Learning Alternatives SD#68 Nanaimo-Ladysmith

I. General Information

School Name: Learning Alternatives

School District: SD#68 Nanaimo-Ladysmith

Inquiry Team Members: Chad Jobe: CJobe@sd68.bc.ca
Wendy Beaton: Wendy.Beaton@sd68.bc.ca
Trevor McIntyre: Trevor.Mcintyre@sd68.bc.ca
Clay Aitken: CAitken@sd68.bc.ca
Breigh Huggins: Breigh.Huggins@sd68.bc.ca
Amelia Bieling: Amelia.Bieling@sd68.bc.ca
Brett Hancock: bhancock@sd68.bc.ca

Inquiry Team Contact Email: bhancock@sd68.bc.ca

II. Inquiry Project Information

Type of Inquiry: NOIIE Case Study

Grade Levels Addressed Through Inquiry: Secondary (8-12)

Curricular Areas Addressed: Arts Education, Career Education, Language Arts – Oral Language, Language Arts – Writing, Physical & Health Education, Social Studies

Focus Addressed: Indigenous understandings (for example, Traditional Knowledge, oral history, reconciliation), Community-based learning, Core competencies (for example, critical thinking, communication, problem solving), First Peoples Principles of Learning, Flexible learning, Growth mindset, Inquiry-based learning, Social and emotional learning, Transitions

In one sentence, what was your focus for the year? How does our perception of success ultimately impact a student’s ability to achieve success?

III. Spirals of Inquiry Details

Scanning: We decided to change the order of the four key questions. We felt if we started with the question: Can you name two people in this setting who believe you will be a success in life? and students could not identify anyone, it might take away from their other responses. The scanning process was done by the school principal, Brett, during his monthly student check-ins. Some of this was done at the school and some in the community (if the students were unable to attend).

Focus: For the past couple years our school team of learning leaders tirelessly scanned the students and families that we serve to find what would best guide our inquiry journey. We eventually agreed upon using one of the First Peoples Principles of Learning for our past inquiry question: How can we provide learning that ultimately supports the well-being of the self, the family, the community, the land, the spirits, and the ancestors? We will continue to work passionately on making the FPPL be more than just a poster on the wall and make it something that we lead with our heart and mind. We reflected on a record number of graduates during 2022, but worried about how these graduates were doing once they left the walls of our school sites. We asked ourselves, did we do everything we could to provide dignity, purpose and options to every student that crossed the stage?

Hunch: We have some students who we worry might not live to see tomorrow and others who will attend post secondary programs. We asked ourselves “How do we define success? Should we be redefining success?”. We know we can always build stronger relationships and a better model that will improve the life chances of every student we serve.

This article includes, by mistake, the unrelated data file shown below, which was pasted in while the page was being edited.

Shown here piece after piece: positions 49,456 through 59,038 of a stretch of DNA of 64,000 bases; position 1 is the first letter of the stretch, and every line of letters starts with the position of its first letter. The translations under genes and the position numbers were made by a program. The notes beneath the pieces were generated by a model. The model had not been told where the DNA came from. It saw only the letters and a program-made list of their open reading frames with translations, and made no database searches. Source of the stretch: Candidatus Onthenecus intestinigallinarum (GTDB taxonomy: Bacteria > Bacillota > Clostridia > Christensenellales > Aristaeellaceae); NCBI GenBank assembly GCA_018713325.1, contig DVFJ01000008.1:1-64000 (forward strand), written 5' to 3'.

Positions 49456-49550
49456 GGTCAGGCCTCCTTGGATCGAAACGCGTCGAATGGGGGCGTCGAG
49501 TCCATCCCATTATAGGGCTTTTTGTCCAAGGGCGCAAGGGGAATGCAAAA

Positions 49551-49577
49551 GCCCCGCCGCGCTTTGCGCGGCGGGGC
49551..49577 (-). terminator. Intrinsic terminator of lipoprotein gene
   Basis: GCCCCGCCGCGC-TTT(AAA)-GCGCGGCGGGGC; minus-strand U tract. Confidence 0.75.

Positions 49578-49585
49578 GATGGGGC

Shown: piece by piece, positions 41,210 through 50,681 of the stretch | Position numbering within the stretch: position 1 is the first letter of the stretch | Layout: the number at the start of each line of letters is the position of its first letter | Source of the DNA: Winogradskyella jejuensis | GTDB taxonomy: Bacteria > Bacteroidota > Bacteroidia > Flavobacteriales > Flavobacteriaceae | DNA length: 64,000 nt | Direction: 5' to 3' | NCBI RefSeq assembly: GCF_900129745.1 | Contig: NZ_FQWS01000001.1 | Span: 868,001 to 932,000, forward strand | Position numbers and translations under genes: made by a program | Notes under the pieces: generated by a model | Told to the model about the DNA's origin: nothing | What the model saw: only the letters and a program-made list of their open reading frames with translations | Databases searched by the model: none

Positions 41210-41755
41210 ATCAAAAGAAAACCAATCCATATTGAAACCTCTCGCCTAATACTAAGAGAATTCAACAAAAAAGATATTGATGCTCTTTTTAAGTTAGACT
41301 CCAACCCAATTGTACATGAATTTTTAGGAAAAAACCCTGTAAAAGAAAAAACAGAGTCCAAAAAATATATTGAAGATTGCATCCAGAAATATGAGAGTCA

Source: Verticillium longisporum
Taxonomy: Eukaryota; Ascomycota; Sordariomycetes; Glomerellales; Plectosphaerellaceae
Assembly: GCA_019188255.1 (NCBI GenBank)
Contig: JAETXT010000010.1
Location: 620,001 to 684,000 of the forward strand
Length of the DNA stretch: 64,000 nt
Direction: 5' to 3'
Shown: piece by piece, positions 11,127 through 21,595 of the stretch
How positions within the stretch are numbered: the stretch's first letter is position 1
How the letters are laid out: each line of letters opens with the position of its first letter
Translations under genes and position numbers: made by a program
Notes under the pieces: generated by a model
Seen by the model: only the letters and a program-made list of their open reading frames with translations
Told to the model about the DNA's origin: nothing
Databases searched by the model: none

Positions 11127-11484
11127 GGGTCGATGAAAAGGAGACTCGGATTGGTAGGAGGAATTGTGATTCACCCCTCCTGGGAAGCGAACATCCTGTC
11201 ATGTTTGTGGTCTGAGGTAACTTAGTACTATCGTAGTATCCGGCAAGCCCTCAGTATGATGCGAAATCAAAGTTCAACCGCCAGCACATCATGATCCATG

New Professional Learning: Our new professional learning was focused on questions like:
• How does our (staff, the school system, families, and communities) perception of success ultimately impact a student’s ability to achieve success? (Setting the same expectations for unique learners ultimately results in some feeling like they will never achieve success, while others may never be pushed to their potential).
• How can we honour what a student/family views as success?
• How can we increase the family’s active participation in a student’s success? (family engagement in school and after school learning/community building on a consistent basis, ‘parenting type classes’)
• How can we help parent/families to feel success themselves and foster a culture of self-worth and motivation?
• How do we celebrate success? What successes do we currently celebrate, and which are overlooked? Do we need to rethink this as well?

Taking Action: We shared our inquiry question with all school and community staff that serve students alongside us. This took time, but helped guide us to the model of Team Practice that was being developed by one of our Take a Hike colleagues, Liam Law, and a group of other educators across the province. Liam’s Team Practice Model helped provide each of our programs with common language and a model to better serve our students and families. We started working with every student and family to develop a healing goal, growth goal, and a learning goal (in that order). We are currently creating caring therapeutic ceremonies to celebrate student’s work on their three goals. We knew that we needed to build a learning model that didn’t lose students over the summer, so we created a three day a week summer learning model to provide a safe space for students over the summer months. We have also been able to move all our school programs into the same site. This will help us build more collective teacher efficacy. We are stoked!

Checking: We know that we have made a difference, but when you are supporting the most vulnerable population in the community, it is never enough and you can never sit still for too long. The words from our learners and their families will always be held close to our hearts and help guide us. Working with Liam on a research-based approach to serving youth has us thrilled to better our practice. This will help improve the life chances of the students we love.

Reflections/Advice: We have learned the importance of listening twice as much as we speak. We plan to move forward with a good mix of using our heart and mind to lead learning. The goals and learning that we will guide will be derived from the students and families we serve. We are excited about the new model and celebrating students through therapeutic ceremony. We hope to have the opportunity to collaborate with other schools and allow our students to share their journey.